This chart screams one thing at me:  Basis change.  Somehow, the basis for the data is changing in the period.  Either reporting has been increased, or definitions have changed, or there is something about the grid that makes it more sensitive to weather, or whatever  (this is a problem in tornado charts, as improving detection technologies seem to create an upward incidence trend in smaller tornadoes where one probably does not exist).   But there is NO WAY the weather is changing this fast, and readers should treat this whole report as a pile of garbage if it is written by people who uncritically accept this chart.

So I called the owner of the data set at the EIA

He said that there may be an underlying upward trend out there (particularly in thunderstorms) but that most of the increase in this chart is from improvements in data gathering.  In 1997, the EIA (and Makins himself) took over the compilation of this data, which had previously been haphazard, and made a big push to get all utilities to report as required.  They made a second change and push for reporting in 2001, and again in 2007/2008.  He told me that most of this slope is due to better reporting, and not necessarily any underlying trend.   In fact, he said there still is some under-reporting by smaller utilities he wants to improve so that the graph will likely go higher in the future....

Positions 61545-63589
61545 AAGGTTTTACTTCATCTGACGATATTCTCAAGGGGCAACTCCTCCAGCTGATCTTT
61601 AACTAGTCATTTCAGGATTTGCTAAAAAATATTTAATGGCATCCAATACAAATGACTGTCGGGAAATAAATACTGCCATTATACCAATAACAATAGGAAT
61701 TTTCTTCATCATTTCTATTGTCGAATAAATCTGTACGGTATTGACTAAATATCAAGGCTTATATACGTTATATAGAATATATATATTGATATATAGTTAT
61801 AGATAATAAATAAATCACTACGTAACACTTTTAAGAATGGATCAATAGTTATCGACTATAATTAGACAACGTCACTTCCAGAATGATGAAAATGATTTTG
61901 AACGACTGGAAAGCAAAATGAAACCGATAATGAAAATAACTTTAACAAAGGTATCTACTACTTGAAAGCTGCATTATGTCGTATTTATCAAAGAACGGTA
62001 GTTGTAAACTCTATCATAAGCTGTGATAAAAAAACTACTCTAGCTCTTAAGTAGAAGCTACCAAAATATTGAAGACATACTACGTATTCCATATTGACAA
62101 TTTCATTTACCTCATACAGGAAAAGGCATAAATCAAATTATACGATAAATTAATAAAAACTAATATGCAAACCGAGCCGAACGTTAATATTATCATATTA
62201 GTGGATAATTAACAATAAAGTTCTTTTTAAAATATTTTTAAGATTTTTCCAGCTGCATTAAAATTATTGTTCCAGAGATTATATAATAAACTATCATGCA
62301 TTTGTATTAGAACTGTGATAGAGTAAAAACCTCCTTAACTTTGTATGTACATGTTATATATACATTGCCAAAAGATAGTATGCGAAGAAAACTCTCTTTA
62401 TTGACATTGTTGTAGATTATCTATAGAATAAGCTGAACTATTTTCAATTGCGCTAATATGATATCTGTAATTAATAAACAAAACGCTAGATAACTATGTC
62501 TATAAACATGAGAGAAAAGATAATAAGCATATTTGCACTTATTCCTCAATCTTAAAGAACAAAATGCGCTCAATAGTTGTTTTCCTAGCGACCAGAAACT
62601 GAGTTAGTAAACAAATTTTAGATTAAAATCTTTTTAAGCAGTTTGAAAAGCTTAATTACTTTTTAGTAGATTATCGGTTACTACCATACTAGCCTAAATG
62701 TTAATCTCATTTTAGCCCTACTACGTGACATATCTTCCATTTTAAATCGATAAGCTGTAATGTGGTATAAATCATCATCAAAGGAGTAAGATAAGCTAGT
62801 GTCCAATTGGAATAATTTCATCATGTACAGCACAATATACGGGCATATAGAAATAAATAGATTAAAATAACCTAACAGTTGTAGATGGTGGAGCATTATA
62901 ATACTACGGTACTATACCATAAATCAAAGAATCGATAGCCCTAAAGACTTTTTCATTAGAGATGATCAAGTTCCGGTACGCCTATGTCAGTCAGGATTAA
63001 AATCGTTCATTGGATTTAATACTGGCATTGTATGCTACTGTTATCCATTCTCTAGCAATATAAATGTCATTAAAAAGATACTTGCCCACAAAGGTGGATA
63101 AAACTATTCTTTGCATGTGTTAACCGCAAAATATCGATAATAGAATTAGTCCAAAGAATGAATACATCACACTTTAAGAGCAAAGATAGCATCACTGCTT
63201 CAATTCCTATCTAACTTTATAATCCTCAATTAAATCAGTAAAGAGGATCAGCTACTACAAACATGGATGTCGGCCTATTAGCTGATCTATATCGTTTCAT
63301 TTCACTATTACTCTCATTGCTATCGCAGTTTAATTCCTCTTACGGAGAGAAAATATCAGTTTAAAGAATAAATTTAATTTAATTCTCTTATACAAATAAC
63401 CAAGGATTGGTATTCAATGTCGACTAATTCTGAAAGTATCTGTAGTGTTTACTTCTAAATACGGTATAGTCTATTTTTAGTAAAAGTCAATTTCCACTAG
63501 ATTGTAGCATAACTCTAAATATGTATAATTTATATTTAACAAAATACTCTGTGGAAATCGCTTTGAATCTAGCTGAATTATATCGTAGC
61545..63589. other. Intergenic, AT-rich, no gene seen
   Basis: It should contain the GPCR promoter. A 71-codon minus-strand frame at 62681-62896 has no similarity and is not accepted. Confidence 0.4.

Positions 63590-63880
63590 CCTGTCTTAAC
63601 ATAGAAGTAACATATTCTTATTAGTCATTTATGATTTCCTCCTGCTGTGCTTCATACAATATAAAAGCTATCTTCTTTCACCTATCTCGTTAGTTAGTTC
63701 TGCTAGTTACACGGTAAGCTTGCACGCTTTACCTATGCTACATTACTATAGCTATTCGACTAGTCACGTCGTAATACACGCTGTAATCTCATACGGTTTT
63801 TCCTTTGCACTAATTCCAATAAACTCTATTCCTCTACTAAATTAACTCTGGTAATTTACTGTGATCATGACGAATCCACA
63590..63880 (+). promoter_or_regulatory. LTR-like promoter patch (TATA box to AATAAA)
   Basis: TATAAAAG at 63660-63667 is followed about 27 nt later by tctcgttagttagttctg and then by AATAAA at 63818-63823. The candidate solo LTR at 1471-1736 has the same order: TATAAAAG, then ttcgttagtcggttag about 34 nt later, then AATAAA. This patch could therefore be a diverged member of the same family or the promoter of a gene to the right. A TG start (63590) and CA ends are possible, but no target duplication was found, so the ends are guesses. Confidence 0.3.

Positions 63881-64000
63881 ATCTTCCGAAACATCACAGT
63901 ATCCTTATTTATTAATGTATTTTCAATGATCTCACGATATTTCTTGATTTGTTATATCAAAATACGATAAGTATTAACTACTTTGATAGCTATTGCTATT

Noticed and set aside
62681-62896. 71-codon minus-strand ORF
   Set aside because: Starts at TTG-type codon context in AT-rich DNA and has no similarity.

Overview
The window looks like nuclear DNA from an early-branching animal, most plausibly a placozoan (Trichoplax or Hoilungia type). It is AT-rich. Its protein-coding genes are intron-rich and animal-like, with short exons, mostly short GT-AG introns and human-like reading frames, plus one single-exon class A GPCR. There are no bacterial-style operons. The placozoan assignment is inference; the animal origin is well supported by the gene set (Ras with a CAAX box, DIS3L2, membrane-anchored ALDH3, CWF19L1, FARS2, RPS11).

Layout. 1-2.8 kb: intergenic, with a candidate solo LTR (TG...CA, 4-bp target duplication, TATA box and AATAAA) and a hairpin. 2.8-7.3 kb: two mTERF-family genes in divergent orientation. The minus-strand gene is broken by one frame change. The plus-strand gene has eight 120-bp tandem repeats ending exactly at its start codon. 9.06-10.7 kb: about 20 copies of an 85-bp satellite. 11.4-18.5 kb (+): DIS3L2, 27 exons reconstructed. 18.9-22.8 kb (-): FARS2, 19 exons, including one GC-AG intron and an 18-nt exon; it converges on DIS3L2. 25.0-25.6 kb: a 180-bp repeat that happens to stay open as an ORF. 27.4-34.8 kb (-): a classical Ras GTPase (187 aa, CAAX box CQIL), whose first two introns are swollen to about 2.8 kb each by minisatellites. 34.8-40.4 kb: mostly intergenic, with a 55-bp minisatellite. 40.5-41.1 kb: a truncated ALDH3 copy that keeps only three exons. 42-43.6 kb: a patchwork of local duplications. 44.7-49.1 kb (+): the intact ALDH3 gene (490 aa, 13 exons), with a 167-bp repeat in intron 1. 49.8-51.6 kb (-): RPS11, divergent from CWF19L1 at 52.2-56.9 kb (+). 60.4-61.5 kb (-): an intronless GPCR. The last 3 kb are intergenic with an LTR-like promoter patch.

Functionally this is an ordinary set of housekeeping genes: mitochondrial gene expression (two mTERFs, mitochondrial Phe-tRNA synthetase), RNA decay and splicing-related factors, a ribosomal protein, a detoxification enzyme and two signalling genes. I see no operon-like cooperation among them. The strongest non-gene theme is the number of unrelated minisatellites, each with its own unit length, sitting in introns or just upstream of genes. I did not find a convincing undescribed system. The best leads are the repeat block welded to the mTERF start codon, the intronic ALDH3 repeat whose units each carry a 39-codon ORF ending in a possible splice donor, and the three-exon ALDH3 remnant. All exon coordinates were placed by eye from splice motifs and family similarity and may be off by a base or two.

At the end of the day, this disturbance data is not a good proxy for severe weather.

The author of that section of the report, Evan Mills, responded and then I dealt with his response here.  Here is just one example of the BS we have to slog through every time we criticize even a tangential analysis like this.  See the links for his whole response, but he says in part: